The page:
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Publication numberUS4412239 A
Publication typeGrant
Application numberUS 06/137,648
Publication dateOct 25, 1983
Filing dateApr 7, 1980
Priority dateApr 9, 1979
Also published asDE3013559A1, DE3013559C2
Publication number06137648, 137648, US 4412239 A, US 4412239A, US-A-4412239, US4412239 A, US4412239A
InventorsHiroshi Iwasaki, Osamu Ozawa
Original AssigneeTokyo Shibaura Denki Kabushiki Kaisha
Export CitationBiBTeX, EndNote, RefMan
External Links: USPTO, USPTO Assignment, Espacenet
Polysilicon interconnects with pin poly diodes
US 4412239 A
Abstract
A semiconductor device comprising a semiconductor substrate, a plurality of IIL gates formed in the substrate, each consisting of an inverter transistor and an injector transistor, and polysilicon films of P and N conductivity types connected to each other and formed as electrode layers connected with diffusion layers of P and N conductivity types which are formed on the substrate, respectively.
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Claims(4)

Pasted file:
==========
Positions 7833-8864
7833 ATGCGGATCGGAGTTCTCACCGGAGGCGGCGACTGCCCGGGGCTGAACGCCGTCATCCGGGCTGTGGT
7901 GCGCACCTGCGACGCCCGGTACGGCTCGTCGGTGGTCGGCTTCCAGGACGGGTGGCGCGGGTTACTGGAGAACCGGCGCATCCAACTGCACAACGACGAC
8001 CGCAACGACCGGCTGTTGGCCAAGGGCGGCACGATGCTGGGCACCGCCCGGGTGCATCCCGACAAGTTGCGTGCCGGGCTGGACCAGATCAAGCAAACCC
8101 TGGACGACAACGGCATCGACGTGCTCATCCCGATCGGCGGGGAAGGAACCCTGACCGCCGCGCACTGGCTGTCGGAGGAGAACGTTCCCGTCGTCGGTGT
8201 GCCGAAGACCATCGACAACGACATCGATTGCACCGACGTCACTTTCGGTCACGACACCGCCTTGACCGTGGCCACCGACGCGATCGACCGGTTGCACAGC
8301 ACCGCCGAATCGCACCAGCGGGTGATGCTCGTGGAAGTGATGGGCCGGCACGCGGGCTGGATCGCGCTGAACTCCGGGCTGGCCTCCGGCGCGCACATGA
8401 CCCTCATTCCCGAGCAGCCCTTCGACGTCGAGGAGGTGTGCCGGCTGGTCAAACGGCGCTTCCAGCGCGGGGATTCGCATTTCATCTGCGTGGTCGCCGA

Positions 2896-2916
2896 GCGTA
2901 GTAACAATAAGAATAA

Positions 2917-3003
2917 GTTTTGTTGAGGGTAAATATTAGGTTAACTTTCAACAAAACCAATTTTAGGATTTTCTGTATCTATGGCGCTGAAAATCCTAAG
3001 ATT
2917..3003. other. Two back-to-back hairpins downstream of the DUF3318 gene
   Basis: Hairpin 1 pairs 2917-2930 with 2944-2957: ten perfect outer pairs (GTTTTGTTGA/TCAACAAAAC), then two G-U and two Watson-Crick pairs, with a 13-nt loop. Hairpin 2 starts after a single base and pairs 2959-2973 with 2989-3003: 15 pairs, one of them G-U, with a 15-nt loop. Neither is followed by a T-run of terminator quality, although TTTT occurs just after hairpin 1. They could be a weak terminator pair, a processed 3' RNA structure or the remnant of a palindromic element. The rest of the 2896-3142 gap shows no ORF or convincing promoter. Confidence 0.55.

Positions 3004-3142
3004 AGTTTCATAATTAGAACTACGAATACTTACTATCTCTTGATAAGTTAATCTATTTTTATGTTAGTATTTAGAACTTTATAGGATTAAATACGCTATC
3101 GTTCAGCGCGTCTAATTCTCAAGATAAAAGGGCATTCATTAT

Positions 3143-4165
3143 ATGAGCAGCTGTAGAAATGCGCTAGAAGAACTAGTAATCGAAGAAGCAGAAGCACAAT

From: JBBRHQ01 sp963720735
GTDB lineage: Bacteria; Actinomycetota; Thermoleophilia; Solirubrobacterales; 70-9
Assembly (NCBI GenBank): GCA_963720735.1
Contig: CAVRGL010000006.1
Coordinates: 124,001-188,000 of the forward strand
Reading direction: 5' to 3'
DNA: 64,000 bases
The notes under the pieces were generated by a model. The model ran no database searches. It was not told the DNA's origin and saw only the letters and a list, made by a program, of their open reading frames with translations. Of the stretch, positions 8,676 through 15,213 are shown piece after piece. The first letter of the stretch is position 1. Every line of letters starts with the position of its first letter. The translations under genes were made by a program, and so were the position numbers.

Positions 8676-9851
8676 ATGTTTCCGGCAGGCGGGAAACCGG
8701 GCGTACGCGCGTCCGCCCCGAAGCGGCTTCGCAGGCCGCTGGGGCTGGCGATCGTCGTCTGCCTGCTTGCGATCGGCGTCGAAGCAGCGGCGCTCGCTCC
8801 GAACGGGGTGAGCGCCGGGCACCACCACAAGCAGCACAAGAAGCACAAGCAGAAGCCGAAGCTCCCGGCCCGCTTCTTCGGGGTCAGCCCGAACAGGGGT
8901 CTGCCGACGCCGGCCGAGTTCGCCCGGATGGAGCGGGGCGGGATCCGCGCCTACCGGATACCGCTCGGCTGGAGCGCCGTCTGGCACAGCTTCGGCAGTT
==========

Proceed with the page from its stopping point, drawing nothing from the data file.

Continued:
What we claim is:
1. A semiconductor device comprising:
a semiconductor substrate;
an integrated circuit having a plurality of bipolar transistors formed in the substrate, each transistor including a diffusion layer of P conductivity type and a diffusion layer of N conductivity type;
a polysilicon film of P conductive type formed as an electrode on the diffusion layer of P conductivity type of each transistor:
a polysilicon film of N conductivity type formed as an electrode on the diffusion layer of N conductivity type of each transistor;
a P-N junction formed between the P and N polysilicon films; and
a PIN diode formed at the P-N junction.
2. A semiconductor device according to claim 1, wherein said bipolar transistors constitute integrated injection logic gates, each gate comprising a vertical bipolar transistor inverter of a first conductivity type and a lateral bipolar transistor injector of a second conductivity type, an emitter region of the vertical transistor and a base region of the lateral transistor comprising a first common region and a base region of the vertical transistor and a collector region of the lateral transistor comprising a second common region.